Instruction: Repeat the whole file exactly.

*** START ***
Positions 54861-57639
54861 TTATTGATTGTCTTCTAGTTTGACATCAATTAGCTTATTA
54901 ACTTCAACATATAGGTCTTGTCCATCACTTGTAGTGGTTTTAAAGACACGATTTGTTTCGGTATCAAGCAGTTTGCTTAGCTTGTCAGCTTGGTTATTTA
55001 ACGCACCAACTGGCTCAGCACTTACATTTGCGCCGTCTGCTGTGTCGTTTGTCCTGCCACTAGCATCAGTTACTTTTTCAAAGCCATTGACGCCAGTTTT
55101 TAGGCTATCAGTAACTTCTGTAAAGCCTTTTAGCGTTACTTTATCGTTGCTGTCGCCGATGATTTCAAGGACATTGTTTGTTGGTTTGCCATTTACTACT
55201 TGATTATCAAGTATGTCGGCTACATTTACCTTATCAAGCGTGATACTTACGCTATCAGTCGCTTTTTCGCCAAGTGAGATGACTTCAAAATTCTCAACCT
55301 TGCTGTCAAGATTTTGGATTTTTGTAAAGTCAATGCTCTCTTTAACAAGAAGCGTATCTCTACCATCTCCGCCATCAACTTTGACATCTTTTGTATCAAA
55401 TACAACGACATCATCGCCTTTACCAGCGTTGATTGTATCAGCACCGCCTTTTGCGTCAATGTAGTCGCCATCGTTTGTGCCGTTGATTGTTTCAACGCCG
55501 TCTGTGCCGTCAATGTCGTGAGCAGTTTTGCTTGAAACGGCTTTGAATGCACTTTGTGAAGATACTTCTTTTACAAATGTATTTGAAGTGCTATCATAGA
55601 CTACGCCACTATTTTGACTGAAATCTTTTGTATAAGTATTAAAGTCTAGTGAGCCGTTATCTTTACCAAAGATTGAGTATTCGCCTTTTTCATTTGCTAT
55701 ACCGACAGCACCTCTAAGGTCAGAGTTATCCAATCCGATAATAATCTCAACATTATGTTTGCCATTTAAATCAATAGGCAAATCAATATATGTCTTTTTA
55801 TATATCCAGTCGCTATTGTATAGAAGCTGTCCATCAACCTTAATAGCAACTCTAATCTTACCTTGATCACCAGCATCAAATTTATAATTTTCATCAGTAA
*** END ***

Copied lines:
Positions 54861-57639
54861 TTATTGATTGTCTTCTAGTTTGACATCAATTAGCTTATTA
54901 ACTTCAACATATAGGTCTTGTCCATCACTTGTAGTGGTTTTAAAGACACGATTTGTTTCGGTATCAAGCAGTTTGCTTAGCTTGTCAGCTTGGTTATTTA
55001 ACGCACCAACTGGCTCAGCACTTACATTTGCGCCGTCTGCTGTGTCGTTTGTCCTGCCACTAGCATCAGTTACTTTTTCAAAGCCATTGACGCCAGTTTT
55101 TAGGCTATCAGTAACTTCTGTAAAGCCTTTTAGCGTTACTTTATCGTTGCTGTCGCCGATGATTTCAAGGACATTGTTTGTTGGTTTGCCATTTACTACT
55201 TGATTATCAAGTATGTCGGCTACATTTACCTTATCAAGCGTGATACTTACGCTATCAGTCGCTTTTTCGCCAAGTGAGATGACTTCAAAATTCTCAACCT
55301 TGCTGTCAAGATTTTGGATTTTTGTAAAGTCAATGCTCTCTTTAACAAGAAGCGTATCTCTACCATCTCCGCCATCAACTTTGACATCTTTTGTATCAAA
55401 TACAACGACATCATCGCCTTTACCAGCGTTGATTGTATCAGCACCGCCTTTTGCGTCAATGTAGTCGCCATCGTTTGTGCCGTTGATTGTTTCAACGCCG
55501 TCTGTGCCGTCAATGTCGTGAGCAGTTTTGCTTGAAACGGCTTTGAATGCACTTTGTGAAGATACTTCTTTTACAAATGTATTTGAAGTGCTATCATAGA
55601 CTACGCCACTATTTTGACTGAAATCTTTTGTATAAGTATTAAAGTCTAGTGAGCCGTTATCTTTACCAAAGATTGAGTATTCGCCTTTTTCATTTGCTAT
55701 ACCGACAGCACCTCTAAGGTCAGAGTTATCCAATCCGATAATAATCTCAACATTATGTTTGCCATTTAAATCAATAGGCAAATCAATATATGTCTTTTTA
55801 TATATCCAGTCGCTATTGTATAGAAGCTGTCCATCAACCTTAATAGCAACTCTAATCTTACCTTGATCACCAGCATCAAATTTATAATTTTCATCAGTAA